[23:50] <ajnelson> but Hadoop uses the block location ioctl.
[23:50] <ajnelson> The Java is the raw file system interface, which is higher in the class hierarchy than HDFS.
[23:50] <gregaf> with some hooks to use various ioctls on the Ceph mount?
[23:51] <ajnelson> Aye, it's a set of hooks, with some JNI that make it Linux-dependent.
[23:51] <gregaf> yeah
[23:51] <ajnelson> Maybe it'd work in OS X, I haven't tried yet...
[23:52] <gregaf> I'm just not sure how much feedback you'll get from the ceph-devel list, but it's perfectly fine to post it :)
[23:52] <gregaf> I'm not sure cfuse even builds in OS X any more, and that doesn't support the ioctls AFAIK, no point worrying about that
[23:52] <ajnelson> Right.
[23:52] <ajnelson> My bigger concern is, if it's going to be submitted to Hadoop, how much of that test suite does it have to pass.
[23:53] <ajnelson> I've tried running `ant test-core`,
[23:53] <ajnelson> and tha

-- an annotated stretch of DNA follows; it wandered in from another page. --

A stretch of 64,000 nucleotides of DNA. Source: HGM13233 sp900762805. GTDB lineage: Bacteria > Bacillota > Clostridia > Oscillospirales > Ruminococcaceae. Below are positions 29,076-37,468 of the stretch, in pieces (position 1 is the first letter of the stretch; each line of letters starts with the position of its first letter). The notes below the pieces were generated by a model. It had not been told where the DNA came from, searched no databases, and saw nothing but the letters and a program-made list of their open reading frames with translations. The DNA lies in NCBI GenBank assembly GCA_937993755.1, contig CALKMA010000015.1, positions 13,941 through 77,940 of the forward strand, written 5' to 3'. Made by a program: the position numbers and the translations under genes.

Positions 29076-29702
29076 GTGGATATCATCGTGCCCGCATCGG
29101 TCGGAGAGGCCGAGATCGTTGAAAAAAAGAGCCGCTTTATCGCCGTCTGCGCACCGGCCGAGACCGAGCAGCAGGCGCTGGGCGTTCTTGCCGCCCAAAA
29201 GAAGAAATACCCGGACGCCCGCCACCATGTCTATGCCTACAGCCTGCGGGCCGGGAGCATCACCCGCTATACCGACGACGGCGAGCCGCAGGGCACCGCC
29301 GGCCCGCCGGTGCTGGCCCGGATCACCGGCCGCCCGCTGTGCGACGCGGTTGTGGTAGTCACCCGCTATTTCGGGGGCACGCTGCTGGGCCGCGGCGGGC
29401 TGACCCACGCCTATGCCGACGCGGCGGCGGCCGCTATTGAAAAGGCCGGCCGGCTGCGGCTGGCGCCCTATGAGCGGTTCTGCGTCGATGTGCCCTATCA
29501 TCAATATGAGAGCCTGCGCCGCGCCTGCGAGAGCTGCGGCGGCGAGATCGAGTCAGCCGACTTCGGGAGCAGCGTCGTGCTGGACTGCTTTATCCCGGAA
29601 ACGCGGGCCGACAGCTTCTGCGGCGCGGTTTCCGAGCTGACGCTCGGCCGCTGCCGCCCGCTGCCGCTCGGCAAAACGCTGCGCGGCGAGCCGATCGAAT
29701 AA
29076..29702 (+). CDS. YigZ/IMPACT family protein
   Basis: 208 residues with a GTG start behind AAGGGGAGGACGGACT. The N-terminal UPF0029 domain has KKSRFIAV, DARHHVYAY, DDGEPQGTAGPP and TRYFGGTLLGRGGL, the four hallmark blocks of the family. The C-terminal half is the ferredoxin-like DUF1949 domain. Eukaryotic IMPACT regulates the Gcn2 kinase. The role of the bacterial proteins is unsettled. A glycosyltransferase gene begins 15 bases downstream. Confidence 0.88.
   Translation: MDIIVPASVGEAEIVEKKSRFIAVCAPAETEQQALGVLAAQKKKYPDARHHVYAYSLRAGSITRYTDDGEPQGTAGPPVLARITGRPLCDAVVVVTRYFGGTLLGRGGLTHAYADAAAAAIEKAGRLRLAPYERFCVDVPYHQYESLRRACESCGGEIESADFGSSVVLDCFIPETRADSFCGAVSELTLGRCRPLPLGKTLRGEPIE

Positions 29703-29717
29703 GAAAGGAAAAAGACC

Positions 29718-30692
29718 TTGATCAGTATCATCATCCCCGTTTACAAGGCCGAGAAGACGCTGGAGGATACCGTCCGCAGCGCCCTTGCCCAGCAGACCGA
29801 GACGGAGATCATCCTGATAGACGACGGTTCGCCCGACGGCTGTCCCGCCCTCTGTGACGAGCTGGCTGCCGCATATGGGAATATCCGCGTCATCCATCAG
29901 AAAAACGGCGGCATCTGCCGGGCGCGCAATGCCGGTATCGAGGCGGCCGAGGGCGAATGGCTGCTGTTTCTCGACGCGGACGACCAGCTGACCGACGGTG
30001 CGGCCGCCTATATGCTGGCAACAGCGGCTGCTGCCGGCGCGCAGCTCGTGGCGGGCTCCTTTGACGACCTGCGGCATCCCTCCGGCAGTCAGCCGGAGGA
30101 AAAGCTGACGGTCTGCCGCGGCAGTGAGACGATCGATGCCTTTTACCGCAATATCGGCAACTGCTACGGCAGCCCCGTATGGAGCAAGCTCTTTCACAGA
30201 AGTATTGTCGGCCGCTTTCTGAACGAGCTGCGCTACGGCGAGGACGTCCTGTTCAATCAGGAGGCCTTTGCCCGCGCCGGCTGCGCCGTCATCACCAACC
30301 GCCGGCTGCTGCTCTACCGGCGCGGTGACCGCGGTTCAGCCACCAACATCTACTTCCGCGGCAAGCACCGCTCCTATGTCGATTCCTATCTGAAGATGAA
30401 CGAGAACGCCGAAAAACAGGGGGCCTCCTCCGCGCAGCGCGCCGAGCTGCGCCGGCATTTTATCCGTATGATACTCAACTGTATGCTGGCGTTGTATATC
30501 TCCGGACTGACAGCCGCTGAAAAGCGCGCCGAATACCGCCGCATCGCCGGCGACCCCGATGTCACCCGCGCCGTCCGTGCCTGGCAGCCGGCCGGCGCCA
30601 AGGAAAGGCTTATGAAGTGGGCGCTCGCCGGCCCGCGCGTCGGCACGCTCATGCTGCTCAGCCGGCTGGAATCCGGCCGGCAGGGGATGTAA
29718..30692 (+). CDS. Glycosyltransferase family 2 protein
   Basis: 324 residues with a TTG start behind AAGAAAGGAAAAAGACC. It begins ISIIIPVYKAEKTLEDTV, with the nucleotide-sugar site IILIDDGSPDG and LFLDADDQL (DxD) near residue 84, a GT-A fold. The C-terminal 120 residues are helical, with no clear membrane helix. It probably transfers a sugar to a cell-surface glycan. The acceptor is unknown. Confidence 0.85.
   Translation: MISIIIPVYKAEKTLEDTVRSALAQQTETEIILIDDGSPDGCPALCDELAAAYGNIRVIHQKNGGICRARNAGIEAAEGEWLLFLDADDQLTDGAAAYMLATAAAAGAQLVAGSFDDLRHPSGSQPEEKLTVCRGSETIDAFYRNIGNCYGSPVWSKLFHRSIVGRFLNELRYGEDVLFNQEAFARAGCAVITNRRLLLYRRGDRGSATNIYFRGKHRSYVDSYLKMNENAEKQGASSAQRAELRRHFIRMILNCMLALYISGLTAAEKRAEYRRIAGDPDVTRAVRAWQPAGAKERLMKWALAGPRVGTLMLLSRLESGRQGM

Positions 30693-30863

[23:53] <ajnelson> t falls on its face for even the 0.20.2 build I had.
[23:53] <ajnelson> *0.20.2 built fresh from the git tag.
[23:53] <gregaf> well, I never got the userspace patch accepted, so I'm certainly no expert on their process
[23:53] <ajnelson> With my patch, I don't seem to fail the tests in any spectacular way...but I can't get them to run to completion.
[23:53] <gregaf> that's Ceph .20.2?
[23:54] <ajnelson> No, Hadop 0.20.2
[23:54] <ajnelson> *Hadoop
[23:54] <gregaf> oh, didn't know they were using git now
[23:54] <ajnelson> I ran with the last release, 0.23
[23:54] <ajnelson> They have git on Apache's site and a github page too, for some reason.